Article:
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Which is generally faster for small web projects - MySQL or Oracle?

Please provide some proof (benchmarks or any other) of your opinion.

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closed as not constructive by Mark, Daniel Vassallo, Jørn Schou-Rode, Gary Myers, gnovice Jun 1 '10 at 2:19

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What's your definition of "small"? Few users, few developers, few code? Regardless, there are typically other factors that outweigh performance considerations. Especially if they can be solved by a 3-digit hardware investment. –  sfussenegger May 31 '10 at 8:22
    
What I mean is that there is around 10 tables in the database and they will contain around 1000 rows perhaps. The database should rather be fast at selecting than inserting. –  Dreshna May 31 '10 at 8:49
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That's a very small dataset. The fastest solution there might be an in-memory database. For Java I'd suggest H2, when it comes to speed –  Joachim Sauer May 31 '10 at 8:58
    
What's your definition of 'fast'. –  bmargulies May 31 '10 at 17:00
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You need to give some idea of concurrent workload. Are you talking 100 hits a second or a million ? Are you talking Java, Ruby, PHP, whatever as the client. If the data is fixed, with that small data volume, it can be cached entirely in an application layer, so the underlying DB makes no difference. Also MySQL has a dozen storage engines which may offer different speeeds. 1000 rows each containing a 250Mb Video stream would also be massively different from a 1000 rows of 100 bytes each. –  Gary Myers May 31 '10 at 22:45

6 Answers 6

In >90% of cases MySQL. Since most simple websites have simple key-value with some very limited relations and no or limited need for transactions.

Oracle really comes to its right with complicated datamodels requiring tuned SQL queries and high transaction counts.

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is there any actual benchmarking proof that fir "simple key value" stuff Oracle is measurably slower? –  DVK May 31 '10 at 8:32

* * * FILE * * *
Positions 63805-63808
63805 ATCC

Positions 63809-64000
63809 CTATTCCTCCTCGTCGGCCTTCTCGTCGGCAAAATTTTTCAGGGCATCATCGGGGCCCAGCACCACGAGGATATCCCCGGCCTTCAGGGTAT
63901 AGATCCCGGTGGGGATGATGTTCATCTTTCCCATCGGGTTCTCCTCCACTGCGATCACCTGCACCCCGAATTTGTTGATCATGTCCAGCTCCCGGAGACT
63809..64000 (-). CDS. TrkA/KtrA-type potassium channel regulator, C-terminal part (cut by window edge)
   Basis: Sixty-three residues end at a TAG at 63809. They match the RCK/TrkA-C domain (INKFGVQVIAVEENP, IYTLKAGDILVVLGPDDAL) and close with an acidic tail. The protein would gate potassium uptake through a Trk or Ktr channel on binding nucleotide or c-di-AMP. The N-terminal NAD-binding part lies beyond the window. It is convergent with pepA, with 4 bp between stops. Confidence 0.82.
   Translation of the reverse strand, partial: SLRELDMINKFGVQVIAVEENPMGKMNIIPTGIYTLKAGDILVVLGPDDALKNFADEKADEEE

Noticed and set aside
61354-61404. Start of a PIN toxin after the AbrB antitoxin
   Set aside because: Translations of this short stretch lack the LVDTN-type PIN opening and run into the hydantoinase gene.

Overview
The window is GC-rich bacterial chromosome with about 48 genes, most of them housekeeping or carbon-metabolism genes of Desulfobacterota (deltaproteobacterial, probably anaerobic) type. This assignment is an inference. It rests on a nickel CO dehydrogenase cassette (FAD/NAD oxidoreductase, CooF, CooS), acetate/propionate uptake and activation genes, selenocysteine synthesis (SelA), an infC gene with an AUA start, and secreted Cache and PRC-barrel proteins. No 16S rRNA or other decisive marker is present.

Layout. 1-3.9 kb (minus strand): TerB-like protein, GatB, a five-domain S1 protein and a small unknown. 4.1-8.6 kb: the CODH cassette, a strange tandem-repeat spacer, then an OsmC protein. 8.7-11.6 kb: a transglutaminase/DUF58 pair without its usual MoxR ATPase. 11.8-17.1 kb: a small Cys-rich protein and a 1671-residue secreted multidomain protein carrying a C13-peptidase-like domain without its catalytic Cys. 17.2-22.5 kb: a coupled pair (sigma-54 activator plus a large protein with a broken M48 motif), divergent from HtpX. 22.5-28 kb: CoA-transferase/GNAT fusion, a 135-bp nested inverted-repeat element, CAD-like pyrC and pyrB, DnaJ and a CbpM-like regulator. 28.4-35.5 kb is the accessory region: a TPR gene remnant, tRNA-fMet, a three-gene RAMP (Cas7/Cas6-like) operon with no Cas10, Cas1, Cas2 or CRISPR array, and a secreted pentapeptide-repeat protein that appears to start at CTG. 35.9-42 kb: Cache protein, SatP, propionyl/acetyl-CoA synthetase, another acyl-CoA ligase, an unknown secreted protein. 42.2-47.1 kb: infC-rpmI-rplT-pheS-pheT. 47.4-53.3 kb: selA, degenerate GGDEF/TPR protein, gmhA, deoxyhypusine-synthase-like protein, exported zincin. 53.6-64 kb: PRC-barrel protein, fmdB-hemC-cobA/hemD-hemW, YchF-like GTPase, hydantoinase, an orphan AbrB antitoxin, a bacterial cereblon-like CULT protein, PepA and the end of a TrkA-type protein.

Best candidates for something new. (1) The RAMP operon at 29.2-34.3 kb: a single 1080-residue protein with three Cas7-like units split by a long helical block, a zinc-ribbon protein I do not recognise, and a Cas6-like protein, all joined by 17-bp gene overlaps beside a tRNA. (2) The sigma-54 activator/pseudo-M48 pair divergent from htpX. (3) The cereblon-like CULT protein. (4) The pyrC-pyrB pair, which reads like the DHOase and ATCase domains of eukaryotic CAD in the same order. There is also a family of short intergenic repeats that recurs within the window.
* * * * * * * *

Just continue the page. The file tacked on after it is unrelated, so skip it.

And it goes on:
The cost of creating a connection in MySQL is relatively low. In small web projects where users browse fast between pages, this might be a benefit. –  Konerak May 31 '10 at 8:53
    
I based this on benchmarking I did long ago between MySQL, Postgresql and Oracle. I used at that time ISAM tables and found them to be very fast, but the lack of transactions and (relatively) poor performance on joins were the minusses. Oracle scales much better than either one, but the domain needed to be complaicated and big enough to show it. In the end we decided on postgresql as it was best for our intended purpose. In the mean time a lot of water has passed under the bridge and I really need to redo this test. –  Peter Tillemans May 31 '10 at 9:44

For small web projects it doesn't matter. They are both fast enough.

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MySQL is free and generally great for small projects. Oracle costs you some bills. That's enough for me. You might also consider Postgre for small web projects. Possibly related: http://stackoverflow.com/questions/1788854/when-to-choose-oracle-over-mysql

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The Oracle XE is also free for dataset < 2Gb, which is usually just fine for small websites. But why bother with the overhead if you do not need it? –  Peter Tillemans May 31 '10 at 7:43
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@PeterTillemans - actually the XE license permits 4GB of user data –  APC May 31 '10 at 9:27

yes probably MySQL. For small projects I think SQLLite is also a good option

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SQLite doesn't support pretty much anything a real database needs (loops? triggers? concurrency???) It is OK to store configuration or data for single-threaded program. But it's not strictly speaking a database server - merely a file store with SQL-ish API –  DVK May 31 '10 at 8:33

Small web projects are dominated by engineering cost, so I guess you mean installation time. MySQL can be installed faster. And of course both are a bad idea from engineering time pov. A small web project should be able to do without a RDBMS (e.g. Seaside with Sandstone persistence).

In a commercial setting it is a question with little value. There the important thing is to be able to do many projects, and the scalability and interoperability range you want to achieve. That depends on the market you want to be in, the qualifications of the people you work with.

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For a small project there should be no real difference. I'd suggest that you consider:

  • speed of installation (Mysql is easier to install)
  • features (Oracle has way more features in some areas)
  • existing SQL knowledge for the DBMSes (SQL differs between Mysql and oracle)

etc.

Depending on your needs the answer may be oracle or mysql.

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